Breaking all records: the Bar-Tailed Godwit

I’ve never lived on any coast anywhere, and so shorebirds (let alone gulls, terns etc) are a mystery to me. We spent a day in The Gambia at Kartong Wetland and Tanji beach and fish market. This smallish beige bird didn’t seem impressive at first glance, except for that insouciant slightly up-curved bill.

It’s a Bar-tailed Godwit, Limosa lapponica. I watched a trio of them foraging the tidal zone. They dig that long 12cm (5 inch) bill deep into the wet sand, looking for tiny shellfish and worms:

If necessary their whole head goes underwater:

but if the next wave threatens deeper water, they run for the shore:

And if either an excessively large wave, or a human, approaches, they take off, finally allowing me to see that barred tail:

All fun to watch, but the mind-blowing bit is where they go to breed: Siberia. Here is a map of their migration routes ( from

These ones are the sub-species Limosa lapponica taymyrensis, in pale green. Every year they fly to the top of the world and back, a journey of some 16,000 km a year. They stop halfway at the Wadden Sea in the Netherlands for a month to refuel, before continuing further to Siberia (or Greenland). The map below has more detail for where these West African birds go in the summer, (from Versluijs et al 2011):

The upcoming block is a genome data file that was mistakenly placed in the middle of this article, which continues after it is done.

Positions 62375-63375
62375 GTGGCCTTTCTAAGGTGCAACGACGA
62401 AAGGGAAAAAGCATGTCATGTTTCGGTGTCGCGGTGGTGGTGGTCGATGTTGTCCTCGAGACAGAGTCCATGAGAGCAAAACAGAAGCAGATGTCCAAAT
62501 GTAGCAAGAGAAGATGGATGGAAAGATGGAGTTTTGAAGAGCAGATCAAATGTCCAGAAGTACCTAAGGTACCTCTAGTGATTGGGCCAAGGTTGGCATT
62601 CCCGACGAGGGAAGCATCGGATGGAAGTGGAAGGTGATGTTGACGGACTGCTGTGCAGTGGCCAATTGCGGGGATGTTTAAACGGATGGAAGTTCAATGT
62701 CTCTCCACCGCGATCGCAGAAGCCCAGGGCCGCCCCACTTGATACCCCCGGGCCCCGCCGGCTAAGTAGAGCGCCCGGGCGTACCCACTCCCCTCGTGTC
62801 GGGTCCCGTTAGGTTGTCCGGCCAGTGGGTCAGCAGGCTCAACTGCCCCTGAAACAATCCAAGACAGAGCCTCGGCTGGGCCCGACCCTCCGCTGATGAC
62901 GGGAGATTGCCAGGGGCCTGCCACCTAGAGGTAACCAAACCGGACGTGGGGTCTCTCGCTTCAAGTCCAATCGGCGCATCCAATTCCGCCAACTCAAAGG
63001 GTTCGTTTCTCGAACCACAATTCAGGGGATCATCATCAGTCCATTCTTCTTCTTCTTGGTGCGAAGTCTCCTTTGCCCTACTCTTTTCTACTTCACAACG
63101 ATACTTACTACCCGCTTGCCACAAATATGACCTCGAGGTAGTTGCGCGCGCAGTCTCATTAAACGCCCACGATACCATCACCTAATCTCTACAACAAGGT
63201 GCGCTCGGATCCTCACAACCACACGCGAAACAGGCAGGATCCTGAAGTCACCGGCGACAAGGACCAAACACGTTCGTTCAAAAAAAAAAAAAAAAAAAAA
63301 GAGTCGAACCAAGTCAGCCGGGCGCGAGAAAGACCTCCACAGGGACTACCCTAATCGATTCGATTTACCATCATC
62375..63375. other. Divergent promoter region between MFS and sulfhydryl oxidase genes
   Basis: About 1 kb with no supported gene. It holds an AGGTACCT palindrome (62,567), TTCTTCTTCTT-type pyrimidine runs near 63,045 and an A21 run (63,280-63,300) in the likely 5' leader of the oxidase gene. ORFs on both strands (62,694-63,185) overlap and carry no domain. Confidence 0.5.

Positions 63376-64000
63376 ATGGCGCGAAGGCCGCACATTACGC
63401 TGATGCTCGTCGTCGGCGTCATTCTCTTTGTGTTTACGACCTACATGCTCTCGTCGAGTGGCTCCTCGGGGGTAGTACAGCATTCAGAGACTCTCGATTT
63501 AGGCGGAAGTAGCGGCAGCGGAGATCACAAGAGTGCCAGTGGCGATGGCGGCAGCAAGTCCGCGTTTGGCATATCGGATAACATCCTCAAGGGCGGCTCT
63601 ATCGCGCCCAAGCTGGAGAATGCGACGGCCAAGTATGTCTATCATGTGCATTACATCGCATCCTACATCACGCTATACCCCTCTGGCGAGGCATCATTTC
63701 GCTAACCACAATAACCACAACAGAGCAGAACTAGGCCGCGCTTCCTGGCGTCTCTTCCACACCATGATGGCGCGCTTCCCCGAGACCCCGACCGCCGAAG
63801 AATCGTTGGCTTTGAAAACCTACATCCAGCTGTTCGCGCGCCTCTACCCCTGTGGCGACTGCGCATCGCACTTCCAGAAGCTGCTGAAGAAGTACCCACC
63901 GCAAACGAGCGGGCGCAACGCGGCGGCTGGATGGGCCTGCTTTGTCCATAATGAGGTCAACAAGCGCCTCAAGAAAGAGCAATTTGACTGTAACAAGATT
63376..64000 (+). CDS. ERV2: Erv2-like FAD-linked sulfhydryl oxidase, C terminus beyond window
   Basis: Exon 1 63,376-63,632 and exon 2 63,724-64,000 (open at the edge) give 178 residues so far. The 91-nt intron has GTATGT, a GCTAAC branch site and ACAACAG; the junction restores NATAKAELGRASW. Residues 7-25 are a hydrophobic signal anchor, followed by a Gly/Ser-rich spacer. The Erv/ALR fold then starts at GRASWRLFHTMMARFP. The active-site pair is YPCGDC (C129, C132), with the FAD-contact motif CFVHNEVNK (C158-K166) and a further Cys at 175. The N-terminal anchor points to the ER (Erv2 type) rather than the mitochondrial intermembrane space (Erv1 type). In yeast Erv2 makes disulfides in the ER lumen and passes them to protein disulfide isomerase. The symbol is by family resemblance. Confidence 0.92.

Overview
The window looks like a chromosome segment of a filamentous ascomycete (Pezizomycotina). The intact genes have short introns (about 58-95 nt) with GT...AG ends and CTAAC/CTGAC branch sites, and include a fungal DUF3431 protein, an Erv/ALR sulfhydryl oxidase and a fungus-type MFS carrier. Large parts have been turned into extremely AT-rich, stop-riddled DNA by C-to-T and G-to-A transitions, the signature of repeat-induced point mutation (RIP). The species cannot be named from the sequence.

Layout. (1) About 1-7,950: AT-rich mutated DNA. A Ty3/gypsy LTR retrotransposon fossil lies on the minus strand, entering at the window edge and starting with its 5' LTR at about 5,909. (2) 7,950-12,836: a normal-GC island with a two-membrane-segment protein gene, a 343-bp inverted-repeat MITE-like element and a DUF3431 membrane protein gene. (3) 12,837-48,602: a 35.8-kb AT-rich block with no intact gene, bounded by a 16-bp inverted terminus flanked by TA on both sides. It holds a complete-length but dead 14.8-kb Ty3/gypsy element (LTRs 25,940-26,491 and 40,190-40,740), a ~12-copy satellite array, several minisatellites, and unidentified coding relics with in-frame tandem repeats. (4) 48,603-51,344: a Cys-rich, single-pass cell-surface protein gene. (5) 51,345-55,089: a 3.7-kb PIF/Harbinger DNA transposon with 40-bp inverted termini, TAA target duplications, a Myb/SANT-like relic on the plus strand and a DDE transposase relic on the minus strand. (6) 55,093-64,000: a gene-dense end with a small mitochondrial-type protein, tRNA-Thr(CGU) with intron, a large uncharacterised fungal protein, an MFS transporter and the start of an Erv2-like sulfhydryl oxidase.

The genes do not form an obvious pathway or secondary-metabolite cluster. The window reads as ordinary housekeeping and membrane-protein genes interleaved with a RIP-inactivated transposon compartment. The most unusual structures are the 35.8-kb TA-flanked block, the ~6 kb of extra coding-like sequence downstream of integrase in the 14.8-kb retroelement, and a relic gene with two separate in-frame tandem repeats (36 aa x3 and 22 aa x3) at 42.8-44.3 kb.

The population of this subspecies, though still large, is in worrying decline, having dropped from 746,000 to 495,000 over the past 30 years. The species as a whole is now considered Near Threatened by the IUCN

PS The sub-species of the Bar-tailed Godwit found in Alaska migrates even further, down to New Zealand, for a round trip journey of some 25,000 km p.a. Their non-stop southbound migration of 11,000km in the boreal fall “may represent the longest nonstop migratory flight of any bird, certainly that of any shorebird.”(Birds of the World). To do this, they build up huge fat reserves and reduce the size of their digestive apparatus.

PPS Another record-breaker that winters in West Africa is the curlew relative the Eurasian Whimbrel, Numenius phaeopus. This population mainly goes north to Iceland to breed. Some stop in Ireland en route, but many fly direct, over the Atlantic, up to 1000 Km a day! Birds of the World reports that “Four birds tracked in 2012 using geolocators flew non-stop from Iceland to their wintering areas in West Africa, covering distances of c. 3,900 to 5,500km in five days and, on occasion, achieving the fastest recorded speeds for terrestrial birds on long-distance flight over oceanic waters (up to 18–24m/s)”.

(The North American Whimbrel is now considered a different species, Numenius hudsonicus.)

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